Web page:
Screening improvement projects to target demographics, such as the ‘It’s Not a Game’ campaign were discussed. The availability of self-sampling test kits which were to be introduced in London and extending the age for bowel screenings to make screening more accessible, were also part of these projects.


A series of questions were asked to the MD and EDPL:


·  Regarding issues surrounding low uptake of screening for patients who identified as homeless, Members asked how this would be addressed. The EDPL advised that engagement with GPs was in place to encourage patients to attend; however, there were difficulties in identifying patients for follow-up appointments as homeless patients were not required to provide an address. The Cabinet Member for Adult Social Care and Health Integration suggested that GP pop-ups were also available to support these patients. For patients who were not registered to a GP, ICB PCNs could provide support. Hospitals also recorded details of patients;

·  Efforts to increase the uptake of screenings were discussed. Members questioned why screening improvement projects were targeted towards a particular demographic, which the EDPL explained that targeted campaigns could encourage patients from certain backgrounds to attend screenings through social media coverage, for example. These interventions were based on the deprivation index and helped to identify such groups to understand the reasons for disengagement within some communities through local groups, grassroots organisations and grants to improve and promote screening services;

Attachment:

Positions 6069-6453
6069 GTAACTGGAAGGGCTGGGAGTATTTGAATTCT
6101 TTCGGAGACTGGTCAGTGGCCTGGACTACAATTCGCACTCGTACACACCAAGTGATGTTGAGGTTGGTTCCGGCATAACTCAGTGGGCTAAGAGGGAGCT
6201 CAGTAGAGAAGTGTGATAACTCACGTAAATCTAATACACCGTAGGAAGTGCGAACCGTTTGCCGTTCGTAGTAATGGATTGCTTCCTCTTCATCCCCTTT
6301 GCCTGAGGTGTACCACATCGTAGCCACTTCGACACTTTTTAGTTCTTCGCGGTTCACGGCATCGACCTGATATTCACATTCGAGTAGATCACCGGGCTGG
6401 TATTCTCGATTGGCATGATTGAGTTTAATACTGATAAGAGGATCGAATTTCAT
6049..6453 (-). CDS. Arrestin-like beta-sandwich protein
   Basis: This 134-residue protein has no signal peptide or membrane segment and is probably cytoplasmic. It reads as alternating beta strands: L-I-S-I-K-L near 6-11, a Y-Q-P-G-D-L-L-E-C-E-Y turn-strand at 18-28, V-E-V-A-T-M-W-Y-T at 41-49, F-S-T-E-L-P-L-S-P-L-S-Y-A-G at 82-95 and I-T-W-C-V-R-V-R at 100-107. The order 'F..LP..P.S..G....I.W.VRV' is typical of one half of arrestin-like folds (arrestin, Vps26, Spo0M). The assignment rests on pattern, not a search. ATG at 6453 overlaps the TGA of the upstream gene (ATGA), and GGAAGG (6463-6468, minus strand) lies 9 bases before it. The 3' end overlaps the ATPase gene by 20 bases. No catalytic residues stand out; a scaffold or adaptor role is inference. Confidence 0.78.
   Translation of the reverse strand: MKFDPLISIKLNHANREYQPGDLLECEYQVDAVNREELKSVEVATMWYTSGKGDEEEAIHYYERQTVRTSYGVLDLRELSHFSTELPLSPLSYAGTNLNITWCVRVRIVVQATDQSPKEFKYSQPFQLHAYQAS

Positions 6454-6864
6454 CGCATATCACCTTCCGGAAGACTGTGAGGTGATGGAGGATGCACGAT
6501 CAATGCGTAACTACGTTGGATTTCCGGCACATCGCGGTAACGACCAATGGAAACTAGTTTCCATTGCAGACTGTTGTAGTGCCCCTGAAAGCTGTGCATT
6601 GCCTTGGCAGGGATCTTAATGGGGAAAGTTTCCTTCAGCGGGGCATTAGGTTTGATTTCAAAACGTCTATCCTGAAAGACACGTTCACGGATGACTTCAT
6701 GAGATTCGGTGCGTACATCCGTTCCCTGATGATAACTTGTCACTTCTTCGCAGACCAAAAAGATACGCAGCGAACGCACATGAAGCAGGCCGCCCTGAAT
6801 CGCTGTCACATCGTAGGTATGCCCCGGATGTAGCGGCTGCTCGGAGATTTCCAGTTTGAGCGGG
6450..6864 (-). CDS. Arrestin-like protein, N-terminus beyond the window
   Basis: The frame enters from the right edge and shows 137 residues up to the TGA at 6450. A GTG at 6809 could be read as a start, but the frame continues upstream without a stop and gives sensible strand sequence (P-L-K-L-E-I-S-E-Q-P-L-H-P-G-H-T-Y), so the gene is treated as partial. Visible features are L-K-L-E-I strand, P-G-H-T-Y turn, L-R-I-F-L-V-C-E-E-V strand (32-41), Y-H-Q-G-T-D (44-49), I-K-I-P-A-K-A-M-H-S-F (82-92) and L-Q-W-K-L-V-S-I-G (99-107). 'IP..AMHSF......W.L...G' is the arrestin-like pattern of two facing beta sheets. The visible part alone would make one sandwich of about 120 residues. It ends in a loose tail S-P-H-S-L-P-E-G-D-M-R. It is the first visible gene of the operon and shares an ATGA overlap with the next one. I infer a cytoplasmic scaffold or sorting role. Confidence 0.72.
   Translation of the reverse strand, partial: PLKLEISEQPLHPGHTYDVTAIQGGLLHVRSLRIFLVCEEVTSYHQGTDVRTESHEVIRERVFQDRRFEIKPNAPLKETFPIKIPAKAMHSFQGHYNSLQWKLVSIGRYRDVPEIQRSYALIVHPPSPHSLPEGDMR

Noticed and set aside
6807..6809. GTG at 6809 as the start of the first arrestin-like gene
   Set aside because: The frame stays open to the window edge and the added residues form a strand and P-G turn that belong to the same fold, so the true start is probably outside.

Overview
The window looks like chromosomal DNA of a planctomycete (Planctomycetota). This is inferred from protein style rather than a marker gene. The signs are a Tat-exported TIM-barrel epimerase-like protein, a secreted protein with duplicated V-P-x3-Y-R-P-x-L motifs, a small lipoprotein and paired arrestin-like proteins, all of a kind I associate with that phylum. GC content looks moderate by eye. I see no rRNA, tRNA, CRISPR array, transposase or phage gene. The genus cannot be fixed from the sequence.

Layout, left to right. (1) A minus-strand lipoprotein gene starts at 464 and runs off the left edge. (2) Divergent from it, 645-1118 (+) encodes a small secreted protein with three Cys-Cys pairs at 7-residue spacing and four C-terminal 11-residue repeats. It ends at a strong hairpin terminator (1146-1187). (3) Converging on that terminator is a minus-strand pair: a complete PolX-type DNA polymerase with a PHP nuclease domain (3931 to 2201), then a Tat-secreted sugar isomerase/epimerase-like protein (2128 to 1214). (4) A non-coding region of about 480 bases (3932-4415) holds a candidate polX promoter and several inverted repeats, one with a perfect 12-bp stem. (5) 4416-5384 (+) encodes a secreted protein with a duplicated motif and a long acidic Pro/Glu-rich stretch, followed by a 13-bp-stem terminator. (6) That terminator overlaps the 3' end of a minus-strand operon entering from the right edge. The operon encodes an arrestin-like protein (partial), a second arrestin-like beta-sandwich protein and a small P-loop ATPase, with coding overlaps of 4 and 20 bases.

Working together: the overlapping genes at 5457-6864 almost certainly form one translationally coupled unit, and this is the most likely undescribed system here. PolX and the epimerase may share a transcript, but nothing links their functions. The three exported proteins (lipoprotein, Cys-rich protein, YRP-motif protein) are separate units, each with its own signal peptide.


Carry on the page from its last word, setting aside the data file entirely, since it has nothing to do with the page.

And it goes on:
·  Members recognised potential issues surrounding referrals and the requirement to access the GP for support with private matters. The EDPL recognised that self-sampling would be ideal for patients who wished to have privacy; however,  cervical screening was performed by practise nurses so would not be possible. For cervical screenings, a CNS was  ...  view the full minutes text for item 37.